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How to react to the “plague”

How to react to the “plague”

If you enjoy history you may appreciate this piece about Martin Luther, who lived through an outbreak of bubonic plague in Wittenberg, Germany in the sixteenth century.  With typical bluster, he rails against the devil and has harsh words for those thought to be deliberately spreading the disease.  Of the latter, he wrote, “My advice is that if any such persons are discovered, the judge should take them by the ear and turn them over to Master Jack, the hangman, as outright and deliberate murderers.”

Luther lived before people understood how disease germs are spread.  Yet on balance the great Reformer offers wise advice:

I shall ask God mercifully to protect us.  Then I shall fumigate, help purify the air, administer medicine and take it.  I shall avoid places and persons where my presence is not needed in order not to become contaminated and thus perchance inflict and pollute others and so cause their death as a result of my negligence.  If God should wish to take me, he will surely find me and I have done what he has expected of me and so I am not responsible for either my own death or the death of others.  If my neighbour needs me, however, I shall not avoid place or person but will go freely, as stated above.  See, this is such a God-fearing faith because it is neither brash nor foolhardy and does not tempt God.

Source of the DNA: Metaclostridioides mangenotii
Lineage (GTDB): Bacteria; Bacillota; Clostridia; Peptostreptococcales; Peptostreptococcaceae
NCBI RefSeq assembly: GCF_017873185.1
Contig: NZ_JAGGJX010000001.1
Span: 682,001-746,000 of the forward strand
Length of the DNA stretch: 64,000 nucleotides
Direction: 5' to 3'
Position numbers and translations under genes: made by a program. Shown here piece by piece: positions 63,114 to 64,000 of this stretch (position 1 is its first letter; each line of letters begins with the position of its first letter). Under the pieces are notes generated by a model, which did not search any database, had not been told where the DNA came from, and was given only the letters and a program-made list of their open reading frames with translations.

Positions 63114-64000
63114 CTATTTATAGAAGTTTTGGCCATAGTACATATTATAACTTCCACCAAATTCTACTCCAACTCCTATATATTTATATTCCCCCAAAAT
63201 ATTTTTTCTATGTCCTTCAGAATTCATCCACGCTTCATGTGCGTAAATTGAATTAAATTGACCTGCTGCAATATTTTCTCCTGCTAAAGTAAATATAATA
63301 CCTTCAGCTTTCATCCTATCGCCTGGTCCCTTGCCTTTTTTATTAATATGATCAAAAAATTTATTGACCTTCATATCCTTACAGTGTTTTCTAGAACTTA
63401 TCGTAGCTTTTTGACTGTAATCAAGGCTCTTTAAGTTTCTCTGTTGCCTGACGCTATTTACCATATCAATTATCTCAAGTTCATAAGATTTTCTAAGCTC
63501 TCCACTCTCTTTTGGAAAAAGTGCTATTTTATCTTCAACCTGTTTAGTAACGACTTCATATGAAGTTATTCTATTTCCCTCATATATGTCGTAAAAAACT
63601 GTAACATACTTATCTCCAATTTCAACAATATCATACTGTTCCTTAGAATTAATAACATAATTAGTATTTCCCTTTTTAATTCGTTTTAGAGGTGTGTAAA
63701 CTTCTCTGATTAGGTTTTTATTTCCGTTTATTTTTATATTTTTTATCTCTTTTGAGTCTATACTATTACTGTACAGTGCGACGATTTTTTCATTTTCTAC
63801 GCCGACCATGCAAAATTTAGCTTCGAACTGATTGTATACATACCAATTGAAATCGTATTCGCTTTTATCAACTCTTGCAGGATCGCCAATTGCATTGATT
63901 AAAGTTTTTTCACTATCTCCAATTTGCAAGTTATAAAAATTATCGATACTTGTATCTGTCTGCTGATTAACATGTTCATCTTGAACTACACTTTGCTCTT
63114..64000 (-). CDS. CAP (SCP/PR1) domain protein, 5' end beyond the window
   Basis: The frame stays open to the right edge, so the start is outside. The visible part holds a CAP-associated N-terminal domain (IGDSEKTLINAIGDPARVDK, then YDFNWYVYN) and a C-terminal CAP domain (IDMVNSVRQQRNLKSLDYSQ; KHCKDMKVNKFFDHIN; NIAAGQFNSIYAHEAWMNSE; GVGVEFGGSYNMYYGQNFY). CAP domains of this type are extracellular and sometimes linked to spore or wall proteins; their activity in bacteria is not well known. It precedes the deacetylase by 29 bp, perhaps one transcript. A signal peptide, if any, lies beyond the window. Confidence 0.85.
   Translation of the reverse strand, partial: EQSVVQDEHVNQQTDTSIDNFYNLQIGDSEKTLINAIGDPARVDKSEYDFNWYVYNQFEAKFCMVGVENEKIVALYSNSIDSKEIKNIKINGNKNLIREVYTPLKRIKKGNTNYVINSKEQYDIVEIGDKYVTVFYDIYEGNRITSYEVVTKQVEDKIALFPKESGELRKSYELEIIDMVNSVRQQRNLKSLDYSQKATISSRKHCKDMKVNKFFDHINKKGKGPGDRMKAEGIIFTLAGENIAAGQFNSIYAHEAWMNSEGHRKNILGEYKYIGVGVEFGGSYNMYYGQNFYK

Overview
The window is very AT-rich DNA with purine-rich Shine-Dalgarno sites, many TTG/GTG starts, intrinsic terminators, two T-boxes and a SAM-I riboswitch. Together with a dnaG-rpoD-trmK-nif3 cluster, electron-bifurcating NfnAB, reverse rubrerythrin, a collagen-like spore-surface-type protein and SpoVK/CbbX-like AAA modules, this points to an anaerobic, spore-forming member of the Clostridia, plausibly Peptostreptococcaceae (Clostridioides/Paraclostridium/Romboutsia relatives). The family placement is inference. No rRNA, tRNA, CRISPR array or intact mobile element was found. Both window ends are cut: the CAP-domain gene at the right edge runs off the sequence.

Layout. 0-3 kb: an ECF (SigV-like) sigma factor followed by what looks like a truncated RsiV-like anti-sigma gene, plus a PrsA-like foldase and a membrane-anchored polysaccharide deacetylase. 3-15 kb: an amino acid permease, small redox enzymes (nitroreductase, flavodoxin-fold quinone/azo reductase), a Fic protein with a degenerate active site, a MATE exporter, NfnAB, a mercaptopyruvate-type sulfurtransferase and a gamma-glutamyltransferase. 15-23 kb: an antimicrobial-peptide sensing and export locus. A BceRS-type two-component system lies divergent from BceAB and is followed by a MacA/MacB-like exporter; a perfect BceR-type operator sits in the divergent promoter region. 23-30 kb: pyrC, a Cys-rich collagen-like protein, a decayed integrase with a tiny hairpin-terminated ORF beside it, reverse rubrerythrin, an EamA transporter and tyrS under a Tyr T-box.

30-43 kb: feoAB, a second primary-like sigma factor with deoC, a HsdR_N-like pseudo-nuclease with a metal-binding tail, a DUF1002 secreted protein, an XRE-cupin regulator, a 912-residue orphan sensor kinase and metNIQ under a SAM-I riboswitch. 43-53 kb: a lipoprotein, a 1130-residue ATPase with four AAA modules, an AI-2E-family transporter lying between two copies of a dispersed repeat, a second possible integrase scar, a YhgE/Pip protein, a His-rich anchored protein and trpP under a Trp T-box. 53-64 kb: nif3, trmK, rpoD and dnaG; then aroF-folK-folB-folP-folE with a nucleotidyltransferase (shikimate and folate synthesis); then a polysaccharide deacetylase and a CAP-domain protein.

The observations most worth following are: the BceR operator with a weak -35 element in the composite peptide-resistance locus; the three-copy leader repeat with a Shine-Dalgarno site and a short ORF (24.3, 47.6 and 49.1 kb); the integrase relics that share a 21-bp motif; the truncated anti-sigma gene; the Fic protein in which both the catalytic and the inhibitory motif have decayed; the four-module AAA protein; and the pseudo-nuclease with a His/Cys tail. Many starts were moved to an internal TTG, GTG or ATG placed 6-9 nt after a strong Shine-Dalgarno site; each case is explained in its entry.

Martin Luther demonstrated “the peace of God, which transcends all understanding” that Paul wrote about in Philippians 4:7.  That anxiety-quieting spirit should characterize the followers of Jesus.  It may seem unattainable during plague times—until you remember that Paul wrote those words from a prison cell:

Don’t worry about anything; instead, pray about everything. Tell God what you need and thank him for what he has done. Then you will experience God’s peace, which exceeds anything we can understand. His peace will guard your hearts and minds as you live in Christ Jesus. Philippians 4:6,7